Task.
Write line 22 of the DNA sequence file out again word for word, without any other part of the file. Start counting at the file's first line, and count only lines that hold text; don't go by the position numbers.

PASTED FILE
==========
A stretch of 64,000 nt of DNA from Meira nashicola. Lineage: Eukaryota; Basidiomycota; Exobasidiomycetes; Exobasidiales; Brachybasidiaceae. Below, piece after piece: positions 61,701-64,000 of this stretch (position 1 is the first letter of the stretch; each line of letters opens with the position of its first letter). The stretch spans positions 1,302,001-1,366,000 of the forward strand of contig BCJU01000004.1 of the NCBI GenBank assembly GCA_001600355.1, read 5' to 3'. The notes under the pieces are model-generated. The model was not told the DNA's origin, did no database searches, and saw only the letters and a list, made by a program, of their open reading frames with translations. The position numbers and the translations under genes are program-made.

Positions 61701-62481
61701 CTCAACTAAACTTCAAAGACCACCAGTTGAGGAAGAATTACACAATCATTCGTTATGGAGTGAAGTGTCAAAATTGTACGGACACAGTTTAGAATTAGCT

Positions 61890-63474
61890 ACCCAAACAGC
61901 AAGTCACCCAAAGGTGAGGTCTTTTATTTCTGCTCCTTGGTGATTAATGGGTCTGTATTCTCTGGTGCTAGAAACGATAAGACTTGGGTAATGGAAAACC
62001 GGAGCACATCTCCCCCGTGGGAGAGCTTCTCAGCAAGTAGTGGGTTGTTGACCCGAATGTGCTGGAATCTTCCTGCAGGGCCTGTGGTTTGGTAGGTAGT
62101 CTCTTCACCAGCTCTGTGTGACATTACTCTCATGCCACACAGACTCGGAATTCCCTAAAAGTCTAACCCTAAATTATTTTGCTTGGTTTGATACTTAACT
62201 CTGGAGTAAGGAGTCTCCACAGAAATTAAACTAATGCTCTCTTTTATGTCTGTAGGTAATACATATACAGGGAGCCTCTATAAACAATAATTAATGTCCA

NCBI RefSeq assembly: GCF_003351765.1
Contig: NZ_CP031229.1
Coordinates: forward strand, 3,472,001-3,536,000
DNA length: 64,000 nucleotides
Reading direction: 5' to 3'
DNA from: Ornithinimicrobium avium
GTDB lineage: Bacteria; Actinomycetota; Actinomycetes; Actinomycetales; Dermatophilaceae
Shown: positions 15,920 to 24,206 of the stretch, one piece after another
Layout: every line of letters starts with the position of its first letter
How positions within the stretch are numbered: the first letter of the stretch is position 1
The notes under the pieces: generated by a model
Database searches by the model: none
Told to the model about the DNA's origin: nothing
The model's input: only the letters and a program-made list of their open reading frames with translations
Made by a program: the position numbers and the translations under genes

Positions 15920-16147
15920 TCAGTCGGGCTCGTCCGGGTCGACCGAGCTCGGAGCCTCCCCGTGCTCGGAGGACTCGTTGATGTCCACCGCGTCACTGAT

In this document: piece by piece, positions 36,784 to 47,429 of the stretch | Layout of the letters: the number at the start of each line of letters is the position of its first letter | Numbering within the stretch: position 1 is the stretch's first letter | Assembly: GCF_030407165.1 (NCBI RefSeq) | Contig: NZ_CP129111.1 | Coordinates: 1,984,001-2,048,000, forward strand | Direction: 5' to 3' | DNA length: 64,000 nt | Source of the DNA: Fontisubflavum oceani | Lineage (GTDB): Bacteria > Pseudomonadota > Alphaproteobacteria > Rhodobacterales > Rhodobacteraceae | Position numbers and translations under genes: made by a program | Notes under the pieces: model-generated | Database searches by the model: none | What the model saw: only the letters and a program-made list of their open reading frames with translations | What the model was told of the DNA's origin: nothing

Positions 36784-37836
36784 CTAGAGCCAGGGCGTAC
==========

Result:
Told to the model about the DNA's origin: nothing